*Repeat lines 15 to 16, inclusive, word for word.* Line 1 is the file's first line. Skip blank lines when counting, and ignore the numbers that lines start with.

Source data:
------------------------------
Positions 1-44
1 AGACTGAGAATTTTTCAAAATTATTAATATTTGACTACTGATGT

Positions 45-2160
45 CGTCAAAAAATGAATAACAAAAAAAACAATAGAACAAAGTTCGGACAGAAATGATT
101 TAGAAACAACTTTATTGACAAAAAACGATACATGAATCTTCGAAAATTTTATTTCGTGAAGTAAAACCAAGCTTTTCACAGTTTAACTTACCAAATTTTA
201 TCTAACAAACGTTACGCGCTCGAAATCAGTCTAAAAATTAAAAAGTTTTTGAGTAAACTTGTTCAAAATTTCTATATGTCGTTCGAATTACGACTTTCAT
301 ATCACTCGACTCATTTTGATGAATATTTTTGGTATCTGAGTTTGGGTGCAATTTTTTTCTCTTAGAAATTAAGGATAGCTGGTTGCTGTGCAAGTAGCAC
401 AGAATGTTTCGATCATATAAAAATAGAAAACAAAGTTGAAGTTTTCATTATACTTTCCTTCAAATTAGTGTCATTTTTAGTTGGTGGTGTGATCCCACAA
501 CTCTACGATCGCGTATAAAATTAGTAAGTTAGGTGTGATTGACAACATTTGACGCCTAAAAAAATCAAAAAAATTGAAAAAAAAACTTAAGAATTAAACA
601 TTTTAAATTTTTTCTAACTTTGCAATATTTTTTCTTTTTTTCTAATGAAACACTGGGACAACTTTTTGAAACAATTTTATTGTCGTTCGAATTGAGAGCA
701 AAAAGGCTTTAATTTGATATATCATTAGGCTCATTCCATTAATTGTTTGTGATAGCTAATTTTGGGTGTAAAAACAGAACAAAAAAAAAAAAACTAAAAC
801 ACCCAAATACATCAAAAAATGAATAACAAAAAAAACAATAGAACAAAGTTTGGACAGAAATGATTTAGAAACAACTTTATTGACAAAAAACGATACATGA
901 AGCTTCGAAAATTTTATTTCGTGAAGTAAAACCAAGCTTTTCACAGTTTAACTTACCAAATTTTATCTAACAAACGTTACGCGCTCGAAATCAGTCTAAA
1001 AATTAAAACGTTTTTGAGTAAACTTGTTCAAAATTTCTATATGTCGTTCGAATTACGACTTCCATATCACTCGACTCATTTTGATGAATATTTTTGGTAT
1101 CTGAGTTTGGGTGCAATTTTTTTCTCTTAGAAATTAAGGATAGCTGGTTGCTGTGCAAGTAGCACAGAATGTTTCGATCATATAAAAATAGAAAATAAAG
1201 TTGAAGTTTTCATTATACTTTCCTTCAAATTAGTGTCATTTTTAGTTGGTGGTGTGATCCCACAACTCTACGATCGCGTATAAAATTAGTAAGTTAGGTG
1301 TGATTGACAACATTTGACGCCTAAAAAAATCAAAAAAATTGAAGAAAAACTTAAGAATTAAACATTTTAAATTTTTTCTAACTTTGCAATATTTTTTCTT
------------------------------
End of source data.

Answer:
1101 CTGAGTTTGGGTGCAATTTTTTTCTCTTAGAAATTAAGGATAGCTGGTTGCTGTGCAAGTAGCACAGAATGTTTCGATCATATAAAAATAGAAAATAAAG
1201 TTGAAGTTTTCATTATACTTTCCTTCAAATTAGTGTCATTTTTAGTTGGTGGTGTGATCCCACAACTCTACGATCGCGTATAAAATTAGTAAGTTAGGTG